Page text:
The Mason City Globe-Gazette from Mason City, Iowa on April 8, 1936 · Page 12
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April 8, 1936

The Mason City Globe-Gazette from Mason City, Iowa · Page 12

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Mason City, Iowa
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Wednesday, April 8, 1936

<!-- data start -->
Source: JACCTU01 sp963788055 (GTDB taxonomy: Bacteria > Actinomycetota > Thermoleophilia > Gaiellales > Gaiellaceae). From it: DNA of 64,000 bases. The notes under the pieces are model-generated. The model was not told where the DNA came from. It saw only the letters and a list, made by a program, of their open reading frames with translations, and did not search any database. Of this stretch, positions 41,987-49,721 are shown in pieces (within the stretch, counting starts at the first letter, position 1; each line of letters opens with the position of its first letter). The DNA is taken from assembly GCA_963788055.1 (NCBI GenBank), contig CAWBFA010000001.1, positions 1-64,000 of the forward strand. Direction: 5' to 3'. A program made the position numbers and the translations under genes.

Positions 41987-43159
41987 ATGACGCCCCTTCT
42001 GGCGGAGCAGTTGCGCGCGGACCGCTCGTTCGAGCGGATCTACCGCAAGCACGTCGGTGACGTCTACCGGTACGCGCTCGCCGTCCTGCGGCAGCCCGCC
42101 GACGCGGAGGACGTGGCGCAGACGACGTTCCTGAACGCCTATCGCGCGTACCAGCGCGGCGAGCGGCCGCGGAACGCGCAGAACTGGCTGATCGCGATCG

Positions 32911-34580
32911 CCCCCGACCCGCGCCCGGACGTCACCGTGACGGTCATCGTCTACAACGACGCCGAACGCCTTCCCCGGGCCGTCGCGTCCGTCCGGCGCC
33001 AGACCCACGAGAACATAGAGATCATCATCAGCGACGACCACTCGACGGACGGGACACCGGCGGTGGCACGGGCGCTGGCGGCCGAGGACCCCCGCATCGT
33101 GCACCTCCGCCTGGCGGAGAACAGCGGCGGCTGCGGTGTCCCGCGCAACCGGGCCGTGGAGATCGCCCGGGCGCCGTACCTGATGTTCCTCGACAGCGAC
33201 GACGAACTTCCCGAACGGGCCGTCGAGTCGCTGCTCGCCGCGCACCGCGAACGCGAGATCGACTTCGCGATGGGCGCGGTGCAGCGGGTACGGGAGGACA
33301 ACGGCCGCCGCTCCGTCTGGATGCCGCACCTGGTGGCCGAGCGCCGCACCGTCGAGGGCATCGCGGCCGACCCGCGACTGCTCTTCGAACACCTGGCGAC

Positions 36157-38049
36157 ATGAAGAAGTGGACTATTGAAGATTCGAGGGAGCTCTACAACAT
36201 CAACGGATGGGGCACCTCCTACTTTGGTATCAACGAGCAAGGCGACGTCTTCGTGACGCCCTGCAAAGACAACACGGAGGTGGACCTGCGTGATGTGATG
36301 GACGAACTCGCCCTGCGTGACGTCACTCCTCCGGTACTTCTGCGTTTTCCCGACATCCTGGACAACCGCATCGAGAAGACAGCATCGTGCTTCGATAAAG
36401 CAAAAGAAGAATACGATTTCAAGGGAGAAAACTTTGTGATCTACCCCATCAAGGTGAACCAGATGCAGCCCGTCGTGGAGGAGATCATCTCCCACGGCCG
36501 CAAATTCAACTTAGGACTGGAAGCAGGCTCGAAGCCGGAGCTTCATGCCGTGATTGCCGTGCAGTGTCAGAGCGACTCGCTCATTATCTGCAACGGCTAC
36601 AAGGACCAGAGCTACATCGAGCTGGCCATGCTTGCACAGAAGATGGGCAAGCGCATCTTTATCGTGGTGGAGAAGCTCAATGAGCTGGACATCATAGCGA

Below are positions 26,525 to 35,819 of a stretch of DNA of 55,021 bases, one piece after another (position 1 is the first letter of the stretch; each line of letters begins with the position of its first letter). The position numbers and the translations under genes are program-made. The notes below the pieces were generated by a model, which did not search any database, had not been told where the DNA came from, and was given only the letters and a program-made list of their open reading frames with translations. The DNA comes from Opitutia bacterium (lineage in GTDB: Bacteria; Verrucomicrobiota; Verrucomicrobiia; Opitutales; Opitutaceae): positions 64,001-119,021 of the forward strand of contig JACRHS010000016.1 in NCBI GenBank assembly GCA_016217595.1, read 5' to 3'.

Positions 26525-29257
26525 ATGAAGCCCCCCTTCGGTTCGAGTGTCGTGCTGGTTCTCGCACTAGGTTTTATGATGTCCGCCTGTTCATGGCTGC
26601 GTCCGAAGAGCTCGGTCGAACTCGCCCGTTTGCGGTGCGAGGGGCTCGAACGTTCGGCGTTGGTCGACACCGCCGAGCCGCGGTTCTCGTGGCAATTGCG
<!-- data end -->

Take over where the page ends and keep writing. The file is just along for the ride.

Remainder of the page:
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TWELVE MASON CITY GLOBE-GAZETTE, APRIL 8 1936 i ALGONA CONGREGATIONAL CHURCH DAMAGED BY FLAMES LARGE HOLE IS BURNED IN ROD Canvas Thrown Over Orga to Reduce Loss;' Smoke Handicaps Firemen. ALGONA -- The Congregationa church was damaged by a blaz Tuesday · afternoon when fire fcrok out in the wooden vaulted ceiling The exact cause is Dot known bu defective wiring or a defective flu is thought to have started the fire It was not discovered until smok broke through the roof. . A hole about 12 feet square was burned through the roof on th southeast.gable. Smoke halted fire men in determining the location o. the blaze. The interior was badlj damaged by smoke and water. A huge canvas was thrown over th' pipe organ. Volunteers removed thi piano, all chancel furniture, hymn books and all sheet music. A play was to have been given Tuesday evening there and Wednes day evening united church services were to be held there. The building was covered by insurance. The Rev George C. Vance is pastor. GILLETTE NOTTO FOR SENATE Will Seek Renomination B) Democrats to Present Seat m House. WASHINGTON, (.-PI -- Spiking suggestions that he run for the senate, Representative Guy M. Gillette of Cherokee, Iowa, announced Wednesday he would seek renomination in the democratic primary. His announcement was in line with his promise to disclose his intentions after last week's demo- .cratic state conventioin. He had said he would not be a "voluntary" candidate for the senate, but several groups including leaders of the American League for Economic Equality had urged him to seek the office. The congressman telegraphed papers in his district that he was "deeply appreciative" of offers to help him obtain the senatorial nomination. At the same time, he said friends in his district had urged that he run again for the house and he felt his first duty was to "home people.'' 'He said, without reservation, he would not be' a candidate for the senate. 'Gillette has been chairman of the Prairie States' Farm bloc in the house and several of his fellow congressmen felt he would have been a formidable candidate for the nomination. Iowa Falls Recreation Group to Present Play IOWA FALLS--Miss Beverly Tomhave, director of the Iowa Falls division of dramatics of the recreation movement, announced the presentation of the reigious play, "Lydia." The players are Margaret Lau, Ruth Reed, Jean Collis and Dorothy Osmunson. John Welden, Keith Curtis and Clayton Arnold are stage managers; Merle Krcesen is business manager. Dies in Los Angeles, SWEA. CITY--Word was received here of the death of Ed Anderson of. Los Angeles, Cal. Mr. Anderson was a pioneer barber here. Know Your State A Fact a Day About loway! ' A total of 15,847,665 bushels of corn have been sealed under the government's 1935-36 corn loan program which ended April 1, Secretary of Agriculture Ray Murray announced. :-: HERE AND THERE :-: Miscellaneous Items From 125 Globe-Gazette Correspondents in \ · North Iowa and Minnesota Get' High Frizes. ORCHARD V-- At the "pot luck' party held at'ithe home of Mr. and Mrs. Fred Do thing at Osage, Mrs Roy Ttichards ' won high prize for xvomen and ROy Richards for men. Visitor B'jrom St. Paul. SHEFFIELD--Miss Eliza Wunn, St. Paul, is spending a week's vacation with her fal fiier, John Wunn. Guests Fro'n Bvansvllle. ROCK FALLS -- Mr. and Mrs. Murry Bliss and f. amily from Evansville, Ind., are vis iting at the Peter Jensen home. Return Frot n Chicago. MANLY--Mrs. William Shannon and daughter, Mary Kathleen, returned Monday froio Chicago after spending the latter p art of the week visiting with her husband wno s employed there. ; . Returns to DuSbuque. MANLY--Mrs. -Matgaret Haggerty returned to her '.home in Dubuque after spending iJfte past two weeks at -the home o\C her sister, Mrs. John Shannon. At Mother's Fin icral. RAKE -- Mrs. Paul ine Johnson and sons attended the funeral of her mother, Mrs. Stena Nc'rdman at Woden Tuesday. . . Suffers Broken Wrist. LATIMER--Mrs.. Hemty Koerien fell while working about the house and broke her wrist. Home For Vacatior p. GARNER--Students wf. \o have arrived to spend the Easti\r vacation include Marion Zeigiir and Charles Hastings, Iowa Stale university; Delores Kloock and Robert Lawhorn, Iowa State college!, Robert McMillin, Robert Tellier, I tfarvin ;eismer and Rachel Tompkins, Drake university. C. H. TorcVpkins motored to Des Moines- where Mrs. Tompkins had been for a week'. vis- ting her mother, Mrs. S. Wilson and her son, Denzel, also a stu dent at Drake. They plan to return!', to arner Thursday. Laving Heavier Track. ORCHARD--P. E. Attaway a nd is extra gang are working on tlVe ailroad track laying heavier steRl n the yards in the siding. They wi.fl rark several weeks. i Arrives From Iowa City. \ SHEFFIELD--Miss Ona Inge- retson, a student at the State TjBi ersity-in. Iowa City came Wednes- ay to spend the weekend with her arents, Mr. and Mrs. S. 0. Ingeretson: Home From Long Trip. MANLY -- Mrs. Ernest Martin nd daughter, Margaret and Mrs ernon Boutelle returned from Accused of Murder First degree murder charge was faced by Charles Wilson, 23, an electrician, who was held in city prison at Mansfield, Ohio, following the slaying oC a 17 year old high school girl as she sat with another youth in an automobile in front of her Mansfield home. According- to police, Wilson was jilted by the girl, Jean Mnor- Jhead, member of a socially prominent family. wo months' trip through the south nd west coast. Return to tella. LATIMER--Wilma Hemmes re- urned to pella Sunday after spend- g a week's vacation at the home her parents, Mr. and Mrs. B. P, emmes. 96 Farmers Co-Operate With Cresco GCC Camp in Soil Conservation Work CRESCO--One hundred ninety ix farmers are now co-operating rtth the Cresco CCC camp of the oil conservation service, it was re- ealed here by Camp .Superintend n.t Cecil A. Saddoris. An additiona 25 requests are now on file in the ffice. While the present company was ot moved to Cresco until Nov. 1933 was originally organized on Juni 1933. The report is issued on thi lird anniversary of the Civilian Conservation corps. A summary of the work done since the camp was established here hows much accomplished. Sells Policy While in Jail. SPENCER, (UP)--Prison wall ould not stop the salesmanship o Gilbert Kaasa of Rembrandt, in jai n a minor charge. Kaasa sold a fe insurance policy to Lauren Car s, who brought him the first pre uium in jail. When your home needs painting, it needs it. need now to cut into your savings to pay for it! Here's a simple, reasonable Time-Payment Plan :: : "Paint Today, Months to Pay." No down payment .- .- .- as long as 18 months to pay : : : covers cost of both paint and labor.- Don't put off badly needed painting : : : see us for details about the Pittsburgh Time-Payment Plan. HUGH DAYEY SOU Phone 874 15 Second St. S. W. Automobile and Window Glass . . . Tlate Dresser Tops HAS TAX CASE IN ADVISEMENT Supreme Court Listens to , Arguments on Law's 1 Constitutionality. i DES MOINES, 09P--The lowa-su- p reme court had under advisement V\tednesday-a -case in which consti- tu.fionality of the state sales and income tax law, source of more than 16 million dollars annually, is chal- len, red. Ray P. Scott, Marshalltown at- torr. ley challenging validity of the three point tax law, argued before the '-high court Tuesday the law was unconstitutional because it was im- propth-ly passed. St.Hte tax board attorneys, head'ec by Chairman John Valentine, also an attorney, pinned their defense in a tech nical legal point--whether the suprenie court can consider only facts pu-esented to it in abstracts and arjniments filed in the case in arriviin;£ at an opinion. '"Salary Siash" Act. Scott i irgued that the present tax law was [passed by the legislature in the sai ae way it passed the "salary slash"' act, which the court helc unconstitu jtional primarily becausi of the wa;r in which the legislature voted on is 1 -. Challengitag this claim, Valentine argued "in the salary slash ac' there was iw record before this court showing the house-had ever passed the st inate hill which became the law aftei'. adoption of a. conference committee report reconciling differences bcitween the two chambers." He claimed, therefore, that al though the ; legislative journals showed the hmse had passed the bill, the high cc (tut did not take this fact into consi Ueration because it was not brought out in documents filed with the ciHurt in the case. Never Ifloted Tax. Scott's argumei its revolved around his claim that thi s senate never voted a 2 per cent s. Ues tax; that this levy was provide'i in the original house bill. He said following house passage, the senate amende a the house-ap. proved bill, and passed-the amended measure providin. E: a graduated sales tax ranging f r o m one to two and a half per cent. Then, he said, the house refused to' concur in the senate amendments. Scott contended th at after this the bill went to confe rence committee, which recommen ded that the original house bill be a mended in 22 respects, leaving the sales levy intact. Amendments Ad-tptcd. Subsequently, he said, the conference committee report mccommend- ng amendments was adopted, but ;he senate never voted on final passage of the bill itself. Clair Hamilton, special assistant attorney general who collaborated with Valentine in the stat'c's arguments, argued that the sen ate passed upon the two per cent lei 'y In ef- "ect because it adopted a co nference lommittee report which (lid not :hange the two per cent cla use. Hamilton said "by acceptir ig these amendments the senate receded rom its. own. amendment s and hereby voted upon the law as it was finally enrolled." Ill With Pneumonia. LAKE MILLS--Miss Geneviev Moe, daughter of Mr. and Mrs. Job Moe is quite ill with double pneu monia at the Kingland hospital. Anniversary Is Observed. GENEVA--Mr. and Mrs. Bur Neymeyer were surprised Monda evening- by a few friends and rela tivcs on their wedding anniversary Return to Iowa City. MITCHELL--Miss Glenda Skus ter, student nurse at the Universit hospital at Iowa City and brothe: Galen Skuster, student at the co lege there, spent the week-end her at the home of their parents, Mr and Mrs. Rasmuss Skuster. They re turned to Iowa City Sunday nigh Keturn to Canada. SHEFFIELD--A. B. Brower re turned to his home in Calgary, A berta, Canada Tuesday after mak ing a few days' visit at the horn of his brother, W. W. Brower. 25 at Meeting. GORDONSVILLE, Minn. -- Th men's Bible study class met wit W. J. Reynolds Monday evenin with an attendance of 25. Visitor From Davenport. MANLY--Mrs. Wayne Joosten o Davenport arrived Monday to spen several weeks at the farm home o her parents, Mr. and Mrs. Phili Strand and at the home of Mr Joosten's parents, Mr. and Mrs. Wi liana Joosten of Manly. Visit at Fonda. RAKE--Mrs. Henry Olson, La Vonne and Donnabelle, M. C. Olso and Clarence, visited at the J. S Jordahl home at Fonda Monday an Tuesday. Mrs. M. C. Olson returne with them after a two weeks' visi with her daughter there. Home For Vacations.. GORDONSVILLE, Minn.--Amonf the Easter holiday visitors are Mr and Mrs. John Kalstad of Parker Prairie, where Mr. Kalstad is one o the instructors in the'City schools Miss Arlene Buchanan, teacher nea Hartland, Minn., is at the S. R. Bu chanan home and Julius Ingebrit sen, high school student at New Ulm, is visiting in the home of his brother, Herman Ingebritsen. Given Farewell Party. ROCK FALLS--The Community club held a farewell party in honor of Mr. and Mrs. Oswald Bailey who are moving to Mason City. Are Parents of Son. RAKE--Mr. and Mrs. Gerhard Molskness are the parents of a son jorn April 4. Street Sale Held. GRAFTON--The annual street sale was held Tuesday. The church and parochial school buildings were sold at the sale. Jack Dorsey was the auctioneer in charge of the sale. Visit at Sac City. LATIMER--Mr. and Mrs. T. C. Johnson and family visited Sunday at the Mr. and Mrs. Paul Nesby home at Sac City. Jury in $6,500 Suit at Algona Is Chosen; Based on Car Mishap ALGONA--Petit jurors reported Tuesday and selection of jurors was made during the day for the case of Tom Wells, plaintiff, against the Chester Wildin estate, in which Wells asks $6,500 damages for in- uries suffered i n . the automobile accident last August. Wells was rid ng in the car in which Chester Wildin and his mother were killed southwest of Algona. Carl Struker. driver of the other car is the chief defense witness. Luke Linnan, G. D. "humway, Algona, and E. D. Kelly, Emmetsburg, are attorneys for the defense and Quarton and Miller, Al- jona, and Garfield, Humboldt, are attorneys for the plaintiff. Jurors selected on this case are: ?rauk Hofius, Algona; Henry Schulte, Fenton; Jessie Little, Uortense Ferguson, Fred L. Zeigler, :sabel Dah], Pansy Hutchison, ?rank Koppen, L. R. Dutton, all of Algona; Ben Franteen, Titonka; Emma Staehle, Rose Bahling, Burt. The next case slated following his one is the State vs. Leonard Johnson, charged with driving while ntoxieated. Tuesday county author- ties went to Bancroft to pick up Johnson for another jail sentence, this time charged with drunkenness and disorderly conduct. M. A. Huff, Sexton,- was committed to the Cher- ikee -hospital for insanity. Sheriff Dahlhauser received word lere from the Wright county sher- ff at Clarion to hold Earl Luks as oon as his jail sentences expire ere, that he has a warrant for imilar charges in that county gainst him. Two Are Injured When Cars Crash at Britt BRITT--A car driven by Merle eibler of Britt and one driven by Sen Smith, also of Britt, collided ear the Farmers' elevator on North lain street Saturday evening with onsiderabie damage to both cars. Merle Deibler was alone but Mr. mith was accompanied by Brewster Jolphin, Donald Dolphin, Miss Ages Zrostlik and Jennie Katnin. Miss rostlik and Miss Katnin received svere scalp wounds and the others 'ere bruised and cut but their in- uiies are not thought to be serious. Mrs. Rodlend Buried.' SWEA CITY--Funeral services or Mrs. Jens Rodlend were held at he Lutheran church Monday. Mrs. lodlend, a former resident, but re- ently of-Ft. Dodge, died of pneu- lonia while visi'.ing her daughter at Waterloo. TEACHERS' PAY IS ON UPGRADE Steady Trend of Increase ] Indicated in Survey by Hart. CEDAR FALLS--Teaching sal aries in Iowa are on the upgrad For the past two years they hav shown a steady trend up from th low point of 1933-34, and the inde for the current year has taken sharper turn upward than last yea although it is still approximately 2 per cent short of the original salar obtained before the onset of the di pression in 1931-32. These facts were revealed'here b I. H. Hart, a member of the educa tion committee of the Iowa stat planning board and director of th Iowa state teachers college exten sion division, who is just comple ing a study of teaching salaries i Iowa made for the planning boart The study is based on official re ports from school superintendent in the state. It completes an in vestigation begun last year and cov ers a period beginning with 1931 32, before the depression struc suddenly at teachers' salaries, an extends through to the years 1935 36. Mr. Hart's report for 1930-36 cov ers 15,000 teachers and administra tors in 933 graded school systems and over 9,300 teachera in one-room rural schools in the state. Lowest in Eural Areas. Using the years 1931-32 as a basi for 100 per cent salary receipts, th study shows that all classes teachers and administrators receiv ed approximately 10 per cent sal ary reduction in the 1932-33 yea were struck down 30 and in som cases nearly 40 per cent in 1933-34 began to receive small salary in creases in 1934-35, and again i 1935-36 were increased to bring th general level within 25 per cent o the original salary. Teachers who suffered most ii the depression were those in on room rural schools. The maximutr reduction in 1933-'34 was that o 38 per cent for the one-room rura schools. Elementary teachers as whole were reduced 31 per cent Next to rural teachers high schoo principals and superintendents suf 'ered the greatest reduction, 1ha of 32 per cent in 1933-'34. For other classes of teachers and administrators, the maximum reductions ranged from 20 to 25 per cent. Sharper Trend tip. 'The outlook for the coming year seems to indicate an even sharper .rend upward than that for last ·ear," says Mr. Hart. "Practically every report of salaries fixed for next year indicates increases running from 10 to 20 per cent for all :lasses of teachers." Considered as significant in the eport was the finding that during the lean years the teacher in the arger school systems received a mailer percentage of salary .-educ- ion than those in the smaller chool systems. "Since these larger and wealthier districts employed he better trained teachers, it is ob- ious from the point of view of the eacher that additional training is good educational insurance;" de- Jared Mr. Hart, "because this class If teachers suffered reductions for ess in proportion than did their col- eagus with less training." For example, the average salaries )aid to elementary teachers in lf) 34 for five population groups were n terms of percentage of the origi- al 1931-'32 salaries as follows: First-class cities, 82.3 per cent; sec- md-class cities, 79.8 per cent; towns and villages, 68 per cent; consolidated school districts, 63.5 per cent and rural school districts, 62.1 per ent. GRAFT CASES OP TO HIGH COURT aken Under Advisement as Oral Arguments Are Submitted. DES MOINES, (/B--The Iowa su- reme court has under advisement ppeals which in effect will deter- nine whether the trial of Atty. Gen. Sdward-L. O'Connor, acquitted by irected verdict, will dispose of the Voodbury county "graft" cases. The high court heard oral arguments Tuesday on the appeals of Walter Maley, first assistant attor- ey general, and 31 other "graft" ase defendants, charged with oper- ting a gambling ring in Iowa. The defendants claimed District udge Earl Peters who presided at J'Connor's trial erred in refusing to uash indictments against them. Al- hough indictments against several f the defendants were dismissed fter O'Connor's acquittal, others ·ere included in appeals submitted o the court Tuesday. Unqualified Persons. In the appeals the defendants aim that unqualified persons ap- cared before the grand jury which cturned the indictments. Lou Salinger, Maley's attorney ·hose argument was adopted by the :her defendants, charged that Speal Prosecutor H. M. Havner was 16 "paid servant of Verne Marshall, edar Rapids editor who had a pe- jniary interest in seeing that in- '.ctmcnts were returned." The attorney claimed that the )ccuniary interest" lay in "rcbiit- ng possible libel suits through in- dictments and documents which would be filed with them." M. E. Rawlings, Woodbury county attorney who defended validity of the indictments, waived oral argument and submitted his case on documents previously filed with'the court. Went to Sioux City. Salinger said the evidence showed "early in March Marshall went to Sioux City and spent $4,000 to get proof of his claim that a statewide conspiracy to operate slot machines reached into the statchouse in Des Moines. "He went before the grand jury and demanded that the inquiry body give him lawyers to pursue the investigation and told them what witnesses should be procured. "He not only went before the grand jury but in his paper made flat-footed declarations of guilt of Malcy and others. Any time after March he might have been subject to libel suits. Therein lay his pecuniary interest." HAND RUNS UP AGAINST COUNCIL New Emmetsburg Mayor Not Able to Put Through Appointment. EMMETSBURG--Fred McCarty, city waterworks superintendent here for the last two and one half years, retained his job Wednesday despite the determined opposition of newly-elected Mayor Joe Hand who clashed heatedly with councilmen as he sought McCarthy's removal at the first post-election council meeting here Monday night. Hand, local barber, who said he would alter the city government if he were elected mayor, backed Arthur Coburn. Emmetsburg trucker, for the waterworks job. "I promised to make some changes in the Stacyville Councilman R e f u s e s to Qualify; Another to Be Named STACYVILLE--Paul Faas, recently elected to the town council refuses to qualify, stating that it would interfere with his private affairs. Remaining councilmen are balloting to elect another in his place. The first regular meeting was held Monday night. city and I'm going to do it," he declared. "You can't do it without the council's approval," retorted veteran Councilman Julius Skow, Sr. After prolonged bickering, a motion for Coburn's nomination was made in an effort to hasten proceedings- Councilmen refused to second the motion. "Unless somebody seconds it, we can't proceed," Hand said. No one replied. After an ominous silence. Hand announced, "Well, then I'll make no appointment until our meeting next month." "Next month, next year, two years, it's all the same," retorted Alderman Skow. McCarty will continue to hold the job until the council agrees to dismiss him, it was said. "Dutch" Early, night policeman, was one of the first to lose his job under Mayor Hand's regime. Hand named Ed Hilton to the position, carrying out an election promise to oust Early, a longtime political foe. Phil Bough was named to succcet Gene Noll as street commissioner, and Charles Stedman was retained by Hand as day marshal. The initial council meeting with Hand presiding was open to the public, a large crowd witnessing the session. Lloyd Franky Winner. ROCKFORD--Lloyd Franky was the winner in both the written and oral county spelling contest held in the Rockford high school auditorium Saturday. The written contest was conducted in the forenoon and the oral contest in the afternoon. GAS OVERCOMES MAN IN ALGONA Taken to Hospital; 2 Dogs in Trailer Cabin Dead When Found. ALGONA--George Wallace, tiler of Algona. was rushed to the hus- pital Tuesday morning when he was overcome by gas escaping from a stove in a small trailer cabin in which he lives. Neighbors became alarmed when no move was made about the cabin and John Rorncr and Roy Moles broke the door open. Coroner Evans was immediately summoned. Wallace's condition a.3 reported in the afternoon from the hospital was favorable. Wallace housed four dogs in the cabin and one of them was found dead and two others very sick from the gas. Norway has a new law levying 25 er cent tax on interest from bank deposits. EXPERIENCES FROM THE LIFE OF A LADY WHO COOKS.. Is there a Homemaker who in the course of her daily meal preparation, has not experi-' enced the trouble, inconvenience and mess of boil-overs? The answer, of course, is "No." And the outmoded cooking appliance is the guilty party, because the top b u r n e r s c a n n o t b e properly regulated to prevent boil-overs. Why Take a Chame Install a. Universal and eliminate boil-overs. e Simmer-Save Burner, i t h its controlled boiling heat, e l i m i n a t e j b o i l - Allison, 79, Mitchell County Farmer, Is Dead OSAGE--William Allison, 79, prominent Mitchell county farmer, died at his farm home a mile west of here Tuesday afternoon following several strokes of paralysis. Born in Oregon, Wis., Sept. 25, 3857. he came to Mitchel] county n 1900 and located on a farm in Burr Oak. He was married to Miss Cora Poolc Feb. 1, 1881.- Four children were born, all of whom Survive: Ira Allison of Osage; Mrs. Ab- ncr Hatficld of Seattle, Wash.; Mearl Allison of Seattle, Wash; Alert Allison of Leonard, Wis.; two brothers and a sister, Philip Allison of Roberts, Wis.; Ira Allison of McFarland, Wis.. and Mrs. Mary Henry of McFarland. Wis. Mr. Allison was member of the Congregational church and the Rev. Stiles Lessly will conduct the services. See Our Full Line of GAS RANGES Liberal Allowance for Your Old Stove LIBERAL TERMS WITH A MODERN UNIVERSAL GAS RANGE rriHE modern Universal, with its Simmer-Save Burners, J. eliminates boil-overs as the heat is automatically controlled and adjusted to just sufficient amount to properly cook the food and to maintain a gentle boiling action. 1 The food is not violently boiled and overcooked, therefore, the flavor essences are retained. Universal Simmer- Save Cookery uses little or no water, making possible the retention of vitamins and body-building mineral salts. With Simmer-Save Cookery the food is not boiled dry and burned. It eliminates pot watching, also saves about 35% of the gas on top food cooking per meal. The Universal also gives equally as great advantages in broiling and oven cookery as it does on top burner cooking. In all manner of cooking, the Universal gives extra leisure, added economy--it is time-releasing. '·'I .si 1 I sfj i - '*·# / : '*$· i ' ' il /-· Hi* ^yijjijj^^